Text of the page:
In the world of financial services, we’re still struggling to move from features to value. Our users aren’t on the WaMu site to enjoy and discover an array of new features; they have specific objectives or tasks that they want to perform as quickly as possible and get on with their lives. As designers, we have to make their experience painless and intuitive. Merely putting more features on the website won’t make that happen.
Our goal at WaMu is to make banking easier. At some point you cross a threshold and start trying to make banking different. For example, people used to be unable to open up accounts entirely online. At the end of the online application process, they still had to wait to be sent a signature card and a whole pile of paperwork in the mail.
Now we have an application that lets you complete the entire process online (www.wamu.com/apply). This was a response, in part, to customers’ expectations that they’d be able to do virtually anything online from beginning to end very quickly—whether it’s opening a bank account, opening an email account, or making a major purchase. The new application process is not only highly usable, it’s quickly become a top generator of checking accounts online, beating out larger and more heavily funded competitors.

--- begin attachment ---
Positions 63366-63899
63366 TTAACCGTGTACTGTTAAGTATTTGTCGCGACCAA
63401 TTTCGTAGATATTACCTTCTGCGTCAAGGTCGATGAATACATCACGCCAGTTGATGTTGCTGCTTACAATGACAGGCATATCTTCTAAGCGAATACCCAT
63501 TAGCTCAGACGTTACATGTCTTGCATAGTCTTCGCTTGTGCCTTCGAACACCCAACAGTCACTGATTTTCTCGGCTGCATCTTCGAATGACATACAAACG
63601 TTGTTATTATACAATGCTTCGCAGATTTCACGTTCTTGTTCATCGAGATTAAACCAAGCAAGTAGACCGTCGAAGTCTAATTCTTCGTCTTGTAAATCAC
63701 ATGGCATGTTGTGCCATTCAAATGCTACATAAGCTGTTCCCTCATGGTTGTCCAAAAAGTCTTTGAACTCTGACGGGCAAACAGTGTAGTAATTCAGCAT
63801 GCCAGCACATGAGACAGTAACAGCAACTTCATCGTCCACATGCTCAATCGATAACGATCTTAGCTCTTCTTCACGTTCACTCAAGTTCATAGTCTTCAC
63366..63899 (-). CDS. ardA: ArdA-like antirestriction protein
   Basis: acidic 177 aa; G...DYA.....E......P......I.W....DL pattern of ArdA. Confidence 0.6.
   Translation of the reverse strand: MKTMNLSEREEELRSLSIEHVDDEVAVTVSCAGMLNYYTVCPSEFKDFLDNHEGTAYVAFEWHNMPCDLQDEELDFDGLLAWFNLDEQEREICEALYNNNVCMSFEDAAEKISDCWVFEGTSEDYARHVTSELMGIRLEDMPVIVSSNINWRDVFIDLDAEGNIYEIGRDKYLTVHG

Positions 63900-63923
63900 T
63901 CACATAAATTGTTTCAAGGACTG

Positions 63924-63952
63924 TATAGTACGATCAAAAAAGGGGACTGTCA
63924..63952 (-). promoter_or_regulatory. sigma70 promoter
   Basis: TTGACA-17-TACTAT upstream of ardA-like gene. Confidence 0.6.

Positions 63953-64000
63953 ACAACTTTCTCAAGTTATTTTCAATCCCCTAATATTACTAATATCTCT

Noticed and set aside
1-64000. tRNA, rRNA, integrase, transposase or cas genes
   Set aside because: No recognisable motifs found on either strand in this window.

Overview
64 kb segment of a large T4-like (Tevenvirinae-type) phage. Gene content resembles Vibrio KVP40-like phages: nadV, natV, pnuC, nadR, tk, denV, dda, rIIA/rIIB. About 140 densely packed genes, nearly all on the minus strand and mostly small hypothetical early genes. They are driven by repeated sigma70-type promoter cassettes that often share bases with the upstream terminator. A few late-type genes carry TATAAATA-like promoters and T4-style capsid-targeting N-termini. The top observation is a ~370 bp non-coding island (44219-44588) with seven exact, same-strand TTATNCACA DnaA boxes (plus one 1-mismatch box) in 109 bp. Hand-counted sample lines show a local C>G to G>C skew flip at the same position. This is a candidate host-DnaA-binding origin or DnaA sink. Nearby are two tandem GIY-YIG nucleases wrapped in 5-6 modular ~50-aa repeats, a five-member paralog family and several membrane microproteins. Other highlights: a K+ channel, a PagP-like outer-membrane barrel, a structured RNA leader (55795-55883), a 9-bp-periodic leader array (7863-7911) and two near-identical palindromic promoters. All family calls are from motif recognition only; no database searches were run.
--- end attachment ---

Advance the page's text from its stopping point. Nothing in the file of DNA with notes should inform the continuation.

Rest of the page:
Today, we prototype nearly all of the projects we undertake. We’re constantly putting prototypes in the lab to test with our customers and our competitors’ customers. Sometimes we find that our products need a little tweaking, sometimes a lot. And, once in a while, we actually avoid investing in projects that don’t deliver real customer value—canceling them before a single line of code is written.
It’s a model of constant adaptation, which is exactly what’s required to ensure a competitive advantage. For my team at WaMu, it means adapting to changes and developments not only in our industry, but also in business and technology in general. Users don’t live in a vacuum, comparing your website only to your competitors. They compare your site to every other site on the Web, and every minute they spend with you against every minute they could spend doing something else. End users build their expectations based on their whole lives, not just when they’re standing in line at a bank or visiting a website. If you want real business results, you must design accordingly.
About the Author
Rick Starbuck is the first vice president of customer experience for Washington Mutual. As a user experience/user interface design professional with more than twelve years of experience on the Web, Rick creates balance between the wants and needs of the customer and the goals and desires of companies. Rick’s work at Washington Mutual has generated multiple awards and number one ratings, including an industry-first online application that requires no offline process whatsoever. His work on optimizing wamu.com for Google and other search engines has driven millions of dollars in business. Additionally, he has played the role of information architect, designer, creative director, and client partner on projects for world-class brands such as Disney, Virgin, Sheraton, W Hotels, Wells Fargo, and the Mayo Clinic.
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User Experience Magazine is by and about usability professionals, featuring significant and unique articles dealing with the broad field of usability and the user experience.
This article was originally printed in User Experience Magazine, Volume 7, Issue 1, 2008.